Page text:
And truth be told I just didn’t care about any of the characters. Maybe it was how they were written as they seemed shallow and self-absorbed and just generally bad examples of humanity. Or maybe it was the acting as none of them came off as concerned about their situation or what was going on. I’m not sure if there was any dubbing done here (this is a German production) which would then still point to the actors behind the dubbing.
And some of their actions seemed confusing to me such as those of the couple traveling as brothers. It was clearly a dysfunctional relationship but apparently the kink in the whole relationship is that Ramiro (José Pimentão), a faux Portuguese priest, and wealthy Spaniard Ángel (Miguel Bernardeau) got turned on by being emotionally abused by his lover. The progression of events in their sex scene just didn’t flow logically. It was as if the writers felt they needed a sex scene and shoehorned it in.
There are plenty of elements here to make this something special. An isolated setting with no hope of immediate aid. A captain that goes against orders to figure out what’s going on. A woman with a missing brother. And the mysteries of the high seas. All plenty of elements for something special that is quickly converted into a series where people are ruled by their demons and hiding their secret agendas when being a little more honest and open would make things go so much better. And nobody ever comes to the realization that they are the problem which would be an example of real character growth.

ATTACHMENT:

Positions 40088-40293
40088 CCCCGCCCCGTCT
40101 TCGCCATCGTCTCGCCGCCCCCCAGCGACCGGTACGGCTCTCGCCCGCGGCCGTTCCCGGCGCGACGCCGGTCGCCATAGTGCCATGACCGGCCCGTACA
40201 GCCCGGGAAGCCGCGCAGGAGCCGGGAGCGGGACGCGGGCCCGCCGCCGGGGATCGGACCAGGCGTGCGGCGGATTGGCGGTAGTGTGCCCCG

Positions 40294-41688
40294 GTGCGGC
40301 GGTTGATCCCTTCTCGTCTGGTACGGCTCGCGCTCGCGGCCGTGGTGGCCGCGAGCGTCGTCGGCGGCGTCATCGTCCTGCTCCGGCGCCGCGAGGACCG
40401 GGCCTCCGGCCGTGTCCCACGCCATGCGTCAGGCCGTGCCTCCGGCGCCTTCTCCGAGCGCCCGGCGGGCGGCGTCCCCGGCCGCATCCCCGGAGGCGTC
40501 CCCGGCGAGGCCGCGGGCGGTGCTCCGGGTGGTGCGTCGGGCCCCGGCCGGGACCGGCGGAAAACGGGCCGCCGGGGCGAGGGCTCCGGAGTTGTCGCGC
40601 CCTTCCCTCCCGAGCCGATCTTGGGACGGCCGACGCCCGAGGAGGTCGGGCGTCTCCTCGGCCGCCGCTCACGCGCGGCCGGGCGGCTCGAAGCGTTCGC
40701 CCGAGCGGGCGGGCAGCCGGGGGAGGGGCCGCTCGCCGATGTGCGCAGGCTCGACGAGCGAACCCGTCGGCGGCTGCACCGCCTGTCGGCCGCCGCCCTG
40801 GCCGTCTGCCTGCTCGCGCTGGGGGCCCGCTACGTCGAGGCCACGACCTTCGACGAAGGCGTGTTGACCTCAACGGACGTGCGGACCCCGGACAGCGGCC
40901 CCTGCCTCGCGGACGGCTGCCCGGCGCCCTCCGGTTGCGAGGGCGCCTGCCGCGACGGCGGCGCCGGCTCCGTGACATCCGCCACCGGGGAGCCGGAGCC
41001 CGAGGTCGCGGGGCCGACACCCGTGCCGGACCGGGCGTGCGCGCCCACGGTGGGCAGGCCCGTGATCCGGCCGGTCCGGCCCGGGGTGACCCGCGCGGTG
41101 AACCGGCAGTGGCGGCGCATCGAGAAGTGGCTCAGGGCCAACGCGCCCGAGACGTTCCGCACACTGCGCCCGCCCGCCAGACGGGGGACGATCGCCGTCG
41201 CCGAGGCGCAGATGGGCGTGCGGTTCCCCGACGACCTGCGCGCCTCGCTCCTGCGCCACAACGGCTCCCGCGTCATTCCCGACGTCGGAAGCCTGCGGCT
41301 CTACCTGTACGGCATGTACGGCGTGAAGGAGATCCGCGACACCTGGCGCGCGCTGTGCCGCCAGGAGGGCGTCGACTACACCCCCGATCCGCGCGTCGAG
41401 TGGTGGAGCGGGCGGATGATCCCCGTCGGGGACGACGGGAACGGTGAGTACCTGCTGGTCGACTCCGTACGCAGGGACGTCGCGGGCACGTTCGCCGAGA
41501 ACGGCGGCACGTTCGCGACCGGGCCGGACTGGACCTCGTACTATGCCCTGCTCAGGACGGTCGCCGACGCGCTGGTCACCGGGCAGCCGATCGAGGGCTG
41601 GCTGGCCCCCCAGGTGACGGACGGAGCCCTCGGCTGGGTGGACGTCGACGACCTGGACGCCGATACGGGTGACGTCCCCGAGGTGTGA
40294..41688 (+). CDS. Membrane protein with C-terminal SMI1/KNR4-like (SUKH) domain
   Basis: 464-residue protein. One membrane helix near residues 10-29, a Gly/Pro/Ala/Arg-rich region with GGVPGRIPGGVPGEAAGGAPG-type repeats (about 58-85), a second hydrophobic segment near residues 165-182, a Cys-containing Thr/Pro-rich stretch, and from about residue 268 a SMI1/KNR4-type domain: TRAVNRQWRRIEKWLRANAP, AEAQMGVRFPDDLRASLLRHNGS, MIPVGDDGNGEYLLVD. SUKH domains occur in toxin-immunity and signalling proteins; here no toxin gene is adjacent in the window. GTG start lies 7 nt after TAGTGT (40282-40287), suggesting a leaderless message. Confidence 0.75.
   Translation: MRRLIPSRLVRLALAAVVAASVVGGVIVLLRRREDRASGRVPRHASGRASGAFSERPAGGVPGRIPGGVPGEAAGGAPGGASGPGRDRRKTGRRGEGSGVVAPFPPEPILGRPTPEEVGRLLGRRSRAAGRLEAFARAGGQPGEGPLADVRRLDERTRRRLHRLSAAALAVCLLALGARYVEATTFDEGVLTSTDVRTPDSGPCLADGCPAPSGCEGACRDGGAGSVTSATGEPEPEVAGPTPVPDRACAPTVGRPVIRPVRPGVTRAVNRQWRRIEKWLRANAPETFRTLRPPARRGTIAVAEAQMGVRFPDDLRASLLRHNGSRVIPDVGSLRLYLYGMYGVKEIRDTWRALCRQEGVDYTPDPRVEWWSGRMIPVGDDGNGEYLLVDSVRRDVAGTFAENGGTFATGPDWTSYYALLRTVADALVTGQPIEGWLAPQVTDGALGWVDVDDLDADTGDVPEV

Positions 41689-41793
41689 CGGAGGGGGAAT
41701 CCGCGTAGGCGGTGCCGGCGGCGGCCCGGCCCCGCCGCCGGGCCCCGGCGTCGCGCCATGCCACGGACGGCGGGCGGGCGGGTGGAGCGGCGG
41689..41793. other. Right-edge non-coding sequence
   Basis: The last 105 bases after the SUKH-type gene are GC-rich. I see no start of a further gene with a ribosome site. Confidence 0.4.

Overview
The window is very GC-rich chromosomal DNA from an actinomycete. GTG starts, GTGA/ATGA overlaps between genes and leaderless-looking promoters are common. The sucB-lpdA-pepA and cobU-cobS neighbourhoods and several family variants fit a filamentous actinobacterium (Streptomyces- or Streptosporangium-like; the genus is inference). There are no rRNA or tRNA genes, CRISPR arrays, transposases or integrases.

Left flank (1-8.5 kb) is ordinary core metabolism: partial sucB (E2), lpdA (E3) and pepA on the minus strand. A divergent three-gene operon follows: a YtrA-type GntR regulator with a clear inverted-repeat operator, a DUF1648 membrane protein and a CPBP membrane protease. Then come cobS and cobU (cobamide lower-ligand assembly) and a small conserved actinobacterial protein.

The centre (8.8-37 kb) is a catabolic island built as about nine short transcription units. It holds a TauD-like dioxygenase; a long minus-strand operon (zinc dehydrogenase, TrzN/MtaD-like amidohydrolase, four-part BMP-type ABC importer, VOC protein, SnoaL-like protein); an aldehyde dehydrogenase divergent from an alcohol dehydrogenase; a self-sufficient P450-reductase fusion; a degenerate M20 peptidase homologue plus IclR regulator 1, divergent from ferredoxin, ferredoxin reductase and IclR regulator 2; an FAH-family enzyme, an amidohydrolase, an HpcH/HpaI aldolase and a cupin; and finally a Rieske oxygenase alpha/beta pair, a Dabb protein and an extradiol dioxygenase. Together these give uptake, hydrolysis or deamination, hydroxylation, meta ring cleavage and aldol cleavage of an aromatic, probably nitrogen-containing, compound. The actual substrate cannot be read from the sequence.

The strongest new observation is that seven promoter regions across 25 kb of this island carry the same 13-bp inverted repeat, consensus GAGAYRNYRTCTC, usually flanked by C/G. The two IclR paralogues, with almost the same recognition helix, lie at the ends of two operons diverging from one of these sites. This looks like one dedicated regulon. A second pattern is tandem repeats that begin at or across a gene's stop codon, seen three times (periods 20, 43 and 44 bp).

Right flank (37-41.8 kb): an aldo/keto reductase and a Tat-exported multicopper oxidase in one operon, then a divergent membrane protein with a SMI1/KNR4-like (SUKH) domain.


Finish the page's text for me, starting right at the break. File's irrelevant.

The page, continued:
Visually it looks great but then again they used practical sets and is near as I can tell the only CGI came with the wide shots of the boats. It gives this show a level of authenticity that can pull you in. The costume is not bad but a bit on the generic side.
I went in really wanting to like 1899 but instead I couldn’t finish it because it was just so disappointing and boring. While it may have counted as a success for Netflix there is very little here to maintain interest so it is no surprise it got canceled.
One thought on “1899-Season One”
Yeah, the problem with Netflix cancelling these shows as ruthlessly as they do (albeit in this case it looks like it deserved it) is that it pretty much kills the show from ever getting any traction at all. I mean, I was quite intrigued by this show and intended to get around to it but the cancellation has kept me away for good, there’s no point watching it at all now.
Indeed, I’d imagine that the show’s streaming figures immediately fell through the floor following the cancellation. Is it worth even keeping this thing on the servers? It just feels a bit daft, investing all that money and then practically torching it by cancelling the show so quickly. Literally, they have money to burn. Or they did, if what’s happening at HBO Max etc is any indication…